New studies highlight school choice successes
School choice supporters have new research to cite in support of their position. A paper released by the National Bureau of Economic Research found that children enrolled in charter schools enjoy lower truancy rates and higher test scores than their peers.
“This is good evidence to add to some we’ve seen before that the mere availability of choice improves students’ lives even if they do not take advantage of available opportunities, and even more if they do,” wrote Joy Pullmann, managing editor of School Reform News, in an e-mail to The Daily Caller News Foundation.
The NBER working paper was written by Yale University economists Justine Hastings, Christopher Nelson, and Seth Zimmerman. It identified several desirable outcomes of school choice. For one thing, kids who won the school choice lottery were more likely to show up for school, even before they enrolled in a charter school.
According to the paper’s abstract: “The effects are largest for male students entering high school, whose truancy rates decline by 21% in the months after winning the lottery.”
The authors also cited higher test scores as a desirable consequence of school choice: “We find substantial test score gains from attending a charter school and some evidence that choosing and attending a high value-added magnet school improves test scores as well.”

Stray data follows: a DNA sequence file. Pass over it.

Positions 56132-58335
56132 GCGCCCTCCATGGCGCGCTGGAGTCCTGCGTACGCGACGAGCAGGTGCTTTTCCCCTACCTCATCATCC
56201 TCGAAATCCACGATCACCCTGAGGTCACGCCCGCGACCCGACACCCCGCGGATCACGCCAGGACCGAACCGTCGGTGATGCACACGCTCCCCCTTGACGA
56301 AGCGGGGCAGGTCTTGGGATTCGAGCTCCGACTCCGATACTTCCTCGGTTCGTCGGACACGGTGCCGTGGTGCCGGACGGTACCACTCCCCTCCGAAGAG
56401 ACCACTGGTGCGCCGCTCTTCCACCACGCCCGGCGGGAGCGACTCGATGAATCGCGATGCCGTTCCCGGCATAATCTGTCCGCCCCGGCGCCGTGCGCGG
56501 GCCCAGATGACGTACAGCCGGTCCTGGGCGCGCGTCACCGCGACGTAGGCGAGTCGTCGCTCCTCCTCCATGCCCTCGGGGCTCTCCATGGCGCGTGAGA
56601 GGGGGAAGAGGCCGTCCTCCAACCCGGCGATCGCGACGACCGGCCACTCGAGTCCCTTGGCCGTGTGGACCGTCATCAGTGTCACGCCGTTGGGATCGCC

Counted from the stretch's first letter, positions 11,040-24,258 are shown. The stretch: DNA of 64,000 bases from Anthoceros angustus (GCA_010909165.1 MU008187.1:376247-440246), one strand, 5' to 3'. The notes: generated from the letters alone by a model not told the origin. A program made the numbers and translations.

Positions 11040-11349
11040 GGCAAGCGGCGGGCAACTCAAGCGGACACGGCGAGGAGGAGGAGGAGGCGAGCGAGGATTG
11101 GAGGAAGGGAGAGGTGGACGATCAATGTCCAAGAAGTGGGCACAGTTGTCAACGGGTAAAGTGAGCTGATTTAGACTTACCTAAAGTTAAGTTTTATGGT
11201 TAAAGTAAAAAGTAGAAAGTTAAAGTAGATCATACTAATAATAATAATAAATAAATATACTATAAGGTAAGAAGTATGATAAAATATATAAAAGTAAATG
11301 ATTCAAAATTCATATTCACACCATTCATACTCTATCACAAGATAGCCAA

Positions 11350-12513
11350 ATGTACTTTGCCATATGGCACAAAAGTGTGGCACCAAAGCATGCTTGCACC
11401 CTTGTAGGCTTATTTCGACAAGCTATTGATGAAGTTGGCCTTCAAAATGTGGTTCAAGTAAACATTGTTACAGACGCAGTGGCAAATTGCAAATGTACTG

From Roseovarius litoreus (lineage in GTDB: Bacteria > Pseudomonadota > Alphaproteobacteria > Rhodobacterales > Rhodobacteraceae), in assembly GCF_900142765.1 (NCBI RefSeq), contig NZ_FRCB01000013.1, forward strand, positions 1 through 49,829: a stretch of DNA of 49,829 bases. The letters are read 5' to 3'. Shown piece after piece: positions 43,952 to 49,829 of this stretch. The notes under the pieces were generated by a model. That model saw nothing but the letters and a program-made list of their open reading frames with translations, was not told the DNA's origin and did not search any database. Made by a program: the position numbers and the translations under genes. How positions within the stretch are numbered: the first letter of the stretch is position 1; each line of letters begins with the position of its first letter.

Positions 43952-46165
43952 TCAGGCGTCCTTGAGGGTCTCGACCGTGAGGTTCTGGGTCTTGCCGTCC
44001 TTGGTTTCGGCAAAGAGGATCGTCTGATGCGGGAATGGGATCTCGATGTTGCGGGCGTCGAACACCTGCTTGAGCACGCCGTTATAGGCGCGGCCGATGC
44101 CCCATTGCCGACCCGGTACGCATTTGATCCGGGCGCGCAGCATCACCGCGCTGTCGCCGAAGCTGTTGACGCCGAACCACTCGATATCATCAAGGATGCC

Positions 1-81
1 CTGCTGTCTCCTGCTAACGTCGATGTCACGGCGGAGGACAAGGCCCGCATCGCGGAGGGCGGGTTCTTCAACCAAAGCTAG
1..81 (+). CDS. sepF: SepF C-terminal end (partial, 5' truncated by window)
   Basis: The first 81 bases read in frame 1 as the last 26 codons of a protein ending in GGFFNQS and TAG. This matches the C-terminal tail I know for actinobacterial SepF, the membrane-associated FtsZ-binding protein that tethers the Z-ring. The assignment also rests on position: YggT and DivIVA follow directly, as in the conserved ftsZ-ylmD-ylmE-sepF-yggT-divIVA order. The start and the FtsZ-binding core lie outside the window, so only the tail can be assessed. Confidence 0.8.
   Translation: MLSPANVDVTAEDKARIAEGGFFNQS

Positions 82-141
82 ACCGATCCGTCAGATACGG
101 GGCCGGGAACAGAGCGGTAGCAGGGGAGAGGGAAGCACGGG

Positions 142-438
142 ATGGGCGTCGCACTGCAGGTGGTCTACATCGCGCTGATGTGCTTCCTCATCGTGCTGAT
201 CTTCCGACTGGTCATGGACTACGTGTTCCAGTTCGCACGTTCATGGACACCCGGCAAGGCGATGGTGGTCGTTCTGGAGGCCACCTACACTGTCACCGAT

Jonathan Butcher, education director at the Goldwater Institute in Arizona, said this paper confirms what education experts already know about school choice: It works.
“I don’t think there is a study that shows negative effect on these students from using a choice program,” he said in an interview with The Daily Caller News Foundation. “There are studies, I can think of one, that shows there’s no effect. But good grief, this is certainly better than the alternative.”
The paper caps off a good month for advocates of school choice reform. A study published last week by the Brookings Institution found that African American students were 24 percent more likely to attend college if they had used a voucher to attend a private school.
“It’s the first longitudinal study of kids in a choice program that looks at what happens when they finish high school,” said Butcher. “And what they find is that among African American students in the study, they were more likely to attend college, to enroll in college, than kids who were not in the choice program.”
Pullmann expects to see even more evidence of school choice’s success in the future.
“Charter schools were conceived 20 years ago as a way to incubate innovation within public schools, and since then we’ve seen that they are fulfilling this essential mission,” wrote Pullmann.
Several states–including Wisconsin, Georgia, and Ohio–and the District of Columbia permit students to enroll in voucher-based school choice programs. The DC News Foundation reported on August 14th that teachers unions are attempting to block the implementation of similar reforms in Louisiana.
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